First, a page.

Why DIY Martial Arts Marketing Is Driving Students Away From Your Dojo
So this week in the newsletter we’re finishing up the series on why dojo owners fail, and I’ve been talking about marketing mistakes. Monday I wrote about inconsistent marketing, yesterday I wrote about sending the wrong marketing message…
And today I’m writing about unprofessional marketing.
The DIY Dojo Owner
When I started my first school, I had absolutely no extra money for anything. I was starting from scratch, I was dead broke from working a string of minimum wage jobs, and I had a stack of debt a mile high.
So, I had to do everything myself.
I wrote my own ads. I created my own fliers. I did the design for my own ads. I distributed my own marketing materials.
I also cleaned the school myself, did my own books, answered the phones and returned messages, taught every class on the schedule, did all the intros, and opened the school each afternoon and closed it late in the evening every night.
This was all while working a full-time job to support myself, so I could roll all my profits back in the school. And needless to say, I ran myself ragged doing it all.
In short, out of necessity I became a DIY dojo owner. I did EVERYTHING myself. And sadly, it took me years to figure out that I didn’t have to do everything myself…
…and it also took me years to discover that maybe I wasn’t the best person to be handling some of those tasks in the first place.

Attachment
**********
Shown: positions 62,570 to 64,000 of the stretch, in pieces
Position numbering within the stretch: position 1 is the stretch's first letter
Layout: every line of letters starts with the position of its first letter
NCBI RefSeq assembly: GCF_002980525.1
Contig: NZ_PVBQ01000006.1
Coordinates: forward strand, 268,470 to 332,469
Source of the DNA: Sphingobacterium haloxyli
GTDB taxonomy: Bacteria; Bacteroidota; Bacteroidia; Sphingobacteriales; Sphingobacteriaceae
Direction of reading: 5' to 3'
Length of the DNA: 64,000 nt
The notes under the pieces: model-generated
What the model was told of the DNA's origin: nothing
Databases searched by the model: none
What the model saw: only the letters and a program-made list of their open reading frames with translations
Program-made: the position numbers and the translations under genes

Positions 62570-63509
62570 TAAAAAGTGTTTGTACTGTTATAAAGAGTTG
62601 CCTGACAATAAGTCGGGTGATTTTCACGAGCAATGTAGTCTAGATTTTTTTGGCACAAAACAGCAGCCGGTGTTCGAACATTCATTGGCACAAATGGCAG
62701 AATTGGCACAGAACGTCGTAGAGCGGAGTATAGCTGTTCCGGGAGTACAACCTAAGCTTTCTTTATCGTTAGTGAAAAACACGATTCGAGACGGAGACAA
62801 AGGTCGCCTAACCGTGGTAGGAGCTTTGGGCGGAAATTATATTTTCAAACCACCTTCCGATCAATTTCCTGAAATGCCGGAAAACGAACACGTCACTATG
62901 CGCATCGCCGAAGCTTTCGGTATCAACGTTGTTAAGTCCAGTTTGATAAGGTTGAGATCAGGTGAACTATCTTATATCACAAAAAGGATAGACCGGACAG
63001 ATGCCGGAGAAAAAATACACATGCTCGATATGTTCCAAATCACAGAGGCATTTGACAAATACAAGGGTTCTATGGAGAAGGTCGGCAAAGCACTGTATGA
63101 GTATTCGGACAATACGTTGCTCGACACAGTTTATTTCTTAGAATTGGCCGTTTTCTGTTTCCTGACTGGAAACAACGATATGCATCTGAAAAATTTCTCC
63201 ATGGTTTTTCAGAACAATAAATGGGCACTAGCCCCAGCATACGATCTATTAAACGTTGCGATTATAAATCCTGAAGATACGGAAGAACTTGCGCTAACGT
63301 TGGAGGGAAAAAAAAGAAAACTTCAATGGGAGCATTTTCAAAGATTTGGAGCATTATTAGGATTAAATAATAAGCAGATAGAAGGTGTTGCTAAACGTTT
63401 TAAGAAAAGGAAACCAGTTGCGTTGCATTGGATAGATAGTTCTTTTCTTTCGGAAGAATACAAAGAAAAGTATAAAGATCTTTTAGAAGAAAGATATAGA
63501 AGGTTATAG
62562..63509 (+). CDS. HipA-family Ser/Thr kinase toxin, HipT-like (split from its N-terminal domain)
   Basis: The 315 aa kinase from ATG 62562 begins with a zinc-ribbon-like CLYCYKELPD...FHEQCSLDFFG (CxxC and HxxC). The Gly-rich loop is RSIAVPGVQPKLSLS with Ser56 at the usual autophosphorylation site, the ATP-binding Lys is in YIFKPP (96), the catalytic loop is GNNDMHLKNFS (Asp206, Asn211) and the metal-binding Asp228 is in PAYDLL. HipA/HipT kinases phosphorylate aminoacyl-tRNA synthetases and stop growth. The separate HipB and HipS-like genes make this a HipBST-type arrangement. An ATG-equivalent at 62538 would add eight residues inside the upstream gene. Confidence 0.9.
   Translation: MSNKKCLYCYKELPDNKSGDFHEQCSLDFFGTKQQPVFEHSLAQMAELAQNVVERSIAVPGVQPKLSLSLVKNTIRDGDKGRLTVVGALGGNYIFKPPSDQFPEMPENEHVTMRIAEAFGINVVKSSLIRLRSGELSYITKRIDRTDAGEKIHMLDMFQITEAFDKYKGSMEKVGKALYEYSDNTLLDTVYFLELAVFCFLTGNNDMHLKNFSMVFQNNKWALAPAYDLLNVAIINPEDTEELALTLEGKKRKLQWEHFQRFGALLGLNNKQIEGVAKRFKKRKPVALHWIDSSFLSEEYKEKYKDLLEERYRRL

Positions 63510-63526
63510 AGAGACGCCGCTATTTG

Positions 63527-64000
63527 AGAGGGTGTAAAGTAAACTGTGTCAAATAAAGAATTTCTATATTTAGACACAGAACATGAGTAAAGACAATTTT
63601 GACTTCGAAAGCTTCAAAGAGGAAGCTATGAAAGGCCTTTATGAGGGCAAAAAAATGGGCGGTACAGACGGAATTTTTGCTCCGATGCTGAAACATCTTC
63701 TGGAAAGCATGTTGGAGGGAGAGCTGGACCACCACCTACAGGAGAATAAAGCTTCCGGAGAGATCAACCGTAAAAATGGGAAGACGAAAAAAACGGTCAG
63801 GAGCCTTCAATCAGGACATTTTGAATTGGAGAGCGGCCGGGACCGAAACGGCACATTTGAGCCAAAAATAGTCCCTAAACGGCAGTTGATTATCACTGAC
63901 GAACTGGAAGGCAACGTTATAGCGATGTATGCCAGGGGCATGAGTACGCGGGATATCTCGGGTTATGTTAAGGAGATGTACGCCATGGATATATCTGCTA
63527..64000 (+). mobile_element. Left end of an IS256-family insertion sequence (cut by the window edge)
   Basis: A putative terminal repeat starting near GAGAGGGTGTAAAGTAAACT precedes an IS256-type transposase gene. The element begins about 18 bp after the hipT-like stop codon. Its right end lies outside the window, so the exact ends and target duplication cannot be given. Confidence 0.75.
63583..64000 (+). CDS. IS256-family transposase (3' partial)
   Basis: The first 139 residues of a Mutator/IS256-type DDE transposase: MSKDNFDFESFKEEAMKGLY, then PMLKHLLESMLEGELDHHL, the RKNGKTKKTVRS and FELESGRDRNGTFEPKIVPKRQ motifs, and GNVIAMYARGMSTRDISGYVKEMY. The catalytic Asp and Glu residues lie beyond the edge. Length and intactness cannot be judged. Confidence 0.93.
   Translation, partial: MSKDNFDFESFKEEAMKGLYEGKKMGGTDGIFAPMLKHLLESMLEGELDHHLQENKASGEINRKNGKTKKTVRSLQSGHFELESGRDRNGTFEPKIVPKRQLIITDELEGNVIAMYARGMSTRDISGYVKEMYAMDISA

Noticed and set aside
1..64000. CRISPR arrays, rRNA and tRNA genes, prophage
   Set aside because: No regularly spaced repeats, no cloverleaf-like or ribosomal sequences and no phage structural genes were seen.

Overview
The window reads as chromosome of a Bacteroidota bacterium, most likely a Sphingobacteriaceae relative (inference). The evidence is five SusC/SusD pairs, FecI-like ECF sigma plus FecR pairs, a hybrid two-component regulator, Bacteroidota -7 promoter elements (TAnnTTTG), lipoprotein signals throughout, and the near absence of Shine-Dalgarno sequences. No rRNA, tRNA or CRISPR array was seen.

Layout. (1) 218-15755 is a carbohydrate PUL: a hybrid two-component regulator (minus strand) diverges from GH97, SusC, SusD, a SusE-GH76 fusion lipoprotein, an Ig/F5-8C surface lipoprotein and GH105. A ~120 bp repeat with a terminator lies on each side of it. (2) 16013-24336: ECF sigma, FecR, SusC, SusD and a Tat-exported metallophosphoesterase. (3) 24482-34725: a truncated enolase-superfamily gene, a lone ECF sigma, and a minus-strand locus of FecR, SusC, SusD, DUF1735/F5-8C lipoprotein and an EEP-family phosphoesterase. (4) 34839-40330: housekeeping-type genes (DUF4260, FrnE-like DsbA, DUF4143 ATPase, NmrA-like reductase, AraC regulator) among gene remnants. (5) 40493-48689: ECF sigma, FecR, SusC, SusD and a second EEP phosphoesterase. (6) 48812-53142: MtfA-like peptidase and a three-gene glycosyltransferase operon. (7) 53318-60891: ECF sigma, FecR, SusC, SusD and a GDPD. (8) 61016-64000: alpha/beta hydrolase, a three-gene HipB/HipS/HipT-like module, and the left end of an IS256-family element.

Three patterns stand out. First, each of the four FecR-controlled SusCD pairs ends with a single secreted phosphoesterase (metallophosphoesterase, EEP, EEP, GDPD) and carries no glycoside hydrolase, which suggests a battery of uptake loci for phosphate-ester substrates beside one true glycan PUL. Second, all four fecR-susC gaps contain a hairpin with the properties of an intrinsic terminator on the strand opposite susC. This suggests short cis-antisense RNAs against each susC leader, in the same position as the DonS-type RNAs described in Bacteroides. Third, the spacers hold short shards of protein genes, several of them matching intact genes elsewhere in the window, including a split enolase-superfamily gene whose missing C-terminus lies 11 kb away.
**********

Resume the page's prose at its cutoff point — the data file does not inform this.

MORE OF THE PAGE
How I Learned This The Hard Way
A few years back I took the Myers-Briggs personality test and found out I’m an INTJ, which stands for “Introversion, Intuition, Thinking, Judging.” My personality type is rare, and what it boils down to is that I’m a bit of a tinkerer/polymath who is only saved from serial dilettantism by being driven to excel at the many interests I pursue.
In other words, I tend to hop from interest to interest and I try to master whatever interests me. Combine that with the typical martial arts instructor’s control freak tendencies, and what you end up with is someone who thinks they can do everything better than everyone else around them in their business.
This makes for a business owner who is very poor at delegation and who tends to micro-manage. It also makes for one tired and stressed out individual.
Don’t get me wrong, there is nothing wrong with having a strong work ethic and grinding to get what you want. However, the problem with not being good at delegating is that no one person can be an expert at every single task necessary to running a business.
And by not delegating or farming out those tasks that you suck at, you end up hurting your business and stunting your business growth.
Your Ugly-Ass Marketing Is Killing Your Dojo
I almost made that the title of this article today… honestly, I did. And it’s because I see school owners making the same mistakes I once made all the time.